• 1) Hath in the Ram his halfe cours yronne
  • 2) Has in the Ram his half-course run
  • 3) His half course in the sign of the Ram has run


ht tps://en.wikipedia.o rg/wiki/Bible_concordance

ht tps://en.wikipedia.o rg/wiki/Strong%27s_Concordance

ht tps://en.wikipedia.o rg/wiki/General_Prologue#Translation

(url fractured)

Winter April 9, 2023 3:34 PM


fwiw In the case of biblical documents of all sorts, folks that are interested in them and their various versions and editions, use a cross reference called a CONCORDANCE or BIBLE CONCORDANCE.

One source of Humanism was the realization that you could not understand the old texts, be it Homerus or the Bible, if you did not understand the language of the time.

Hence the extensive study of philology. This consideration is nowadays generally lost on the English speaking world it seems.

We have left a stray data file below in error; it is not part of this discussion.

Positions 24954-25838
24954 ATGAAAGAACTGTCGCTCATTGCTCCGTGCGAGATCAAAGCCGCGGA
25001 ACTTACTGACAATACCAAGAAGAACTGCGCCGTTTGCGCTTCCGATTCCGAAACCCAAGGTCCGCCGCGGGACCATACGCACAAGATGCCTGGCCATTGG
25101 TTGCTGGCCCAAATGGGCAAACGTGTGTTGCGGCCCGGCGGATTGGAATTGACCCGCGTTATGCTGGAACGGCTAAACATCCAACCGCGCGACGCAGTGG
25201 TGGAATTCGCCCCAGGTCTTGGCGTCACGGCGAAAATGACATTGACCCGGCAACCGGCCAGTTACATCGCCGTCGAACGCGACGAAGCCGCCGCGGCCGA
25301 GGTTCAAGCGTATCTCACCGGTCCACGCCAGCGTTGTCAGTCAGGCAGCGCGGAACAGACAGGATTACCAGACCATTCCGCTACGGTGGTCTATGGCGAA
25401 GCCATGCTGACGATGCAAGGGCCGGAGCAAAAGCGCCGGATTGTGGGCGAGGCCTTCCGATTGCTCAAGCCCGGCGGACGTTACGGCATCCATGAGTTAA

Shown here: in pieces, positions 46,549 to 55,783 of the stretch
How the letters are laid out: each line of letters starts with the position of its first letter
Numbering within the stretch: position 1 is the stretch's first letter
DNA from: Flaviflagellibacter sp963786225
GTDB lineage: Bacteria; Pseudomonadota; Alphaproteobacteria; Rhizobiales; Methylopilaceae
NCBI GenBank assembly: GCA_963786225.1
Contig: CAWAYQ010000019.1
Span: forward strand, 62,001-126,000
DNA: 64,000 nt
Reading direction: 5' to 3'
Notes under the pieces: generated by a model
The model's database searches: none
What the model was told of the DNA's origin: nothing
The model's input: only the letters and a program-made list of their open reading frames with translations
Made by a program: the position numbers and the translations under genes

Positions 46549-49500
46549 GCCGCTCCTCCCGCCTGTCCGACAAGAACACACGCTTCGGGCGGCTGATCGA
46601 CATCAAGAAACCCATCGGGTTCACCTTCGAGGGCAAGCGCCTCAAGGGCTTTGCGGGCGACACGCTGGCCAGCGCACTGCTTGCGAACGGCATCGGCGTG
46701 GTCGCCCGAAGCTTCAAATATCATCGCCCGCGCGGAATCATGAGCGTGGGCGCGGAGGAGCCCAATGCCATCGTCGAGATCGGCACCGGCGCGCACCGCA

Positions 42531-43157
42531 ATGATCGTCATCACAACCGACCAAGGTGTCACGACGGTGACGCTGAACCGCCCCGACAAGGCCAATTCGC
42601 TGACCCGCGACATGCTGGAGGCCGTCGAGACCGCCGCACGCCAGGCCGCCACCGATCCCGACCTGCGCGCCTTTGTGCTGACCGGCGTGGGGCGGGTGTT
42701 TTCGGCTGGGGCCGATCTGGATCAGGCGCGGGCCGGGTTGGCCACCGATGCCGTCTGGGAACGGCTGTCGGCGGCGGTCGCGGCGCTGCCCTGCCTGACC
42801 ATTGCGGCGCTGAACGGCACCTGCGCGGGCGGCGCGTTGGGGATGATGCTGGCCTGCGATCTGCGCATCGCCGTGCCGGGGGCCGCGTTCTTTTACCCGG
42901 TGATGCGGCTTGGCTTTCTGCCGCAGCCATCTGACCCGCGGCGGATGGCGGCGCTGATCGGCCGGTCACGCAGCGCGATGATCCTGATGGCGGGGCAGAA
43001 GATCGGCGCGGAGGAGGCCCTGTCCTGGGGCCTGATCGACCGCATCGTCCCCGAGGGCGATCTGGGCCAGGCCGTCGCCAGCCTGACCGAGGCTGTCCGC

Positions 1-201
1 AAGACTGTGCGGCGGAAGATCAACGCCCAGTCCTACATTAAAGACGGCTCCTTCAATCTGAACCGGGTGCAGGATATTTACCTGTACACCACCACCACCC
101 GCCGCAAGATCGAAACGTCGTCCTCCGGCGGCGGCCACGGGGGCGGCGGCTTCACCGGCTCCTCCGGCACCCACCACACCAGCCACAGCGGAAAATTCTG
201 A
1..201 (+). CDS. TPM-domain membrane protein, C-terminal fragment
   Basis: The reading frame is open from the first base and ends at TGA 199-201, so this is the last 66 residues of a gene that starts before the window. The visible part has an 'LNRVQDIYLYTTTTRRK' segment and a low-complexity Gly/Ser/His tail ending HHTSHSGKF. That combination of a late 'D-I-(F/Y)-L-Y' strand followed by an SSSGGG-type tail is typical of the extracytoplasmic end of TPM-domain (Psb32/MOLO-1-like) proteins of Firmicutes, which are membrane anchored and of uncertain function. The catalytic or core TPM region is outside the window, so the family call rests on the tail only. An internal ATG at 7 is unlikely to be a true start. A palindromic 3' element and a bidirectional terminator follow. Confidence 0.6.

lurker April 9, 2023 4:34 PM

Lost in Translation

If a working knowledge of Classical Hebrew, Middle Aramaic, and Koine Greek is essential to understand the Book on which the Christian faith is based, then why are those languages not taught in the schools in those nations that proclaim on their money “In God We Trust” or “King Charles III, Defender of the Faith”?

Of course King James wanted a translation to fit his needs. The existing Latin version fitted the needs of a Mediterranean empire a thousand years previous.

Sidebar: the Foreign Languages Publishing House publishes translations of the Chinese Classics, English on one page, the Chinese ‘original’ on the facing page. Handy for students, except that the ‘original’ has already been translated from ancient to modern Chinese, orthography and definitions changed.

MarkH April 9, 2023 5:27 PM

Only American agencies base foreign policy on “experts” who cannot read the language of the people they are “expert” on.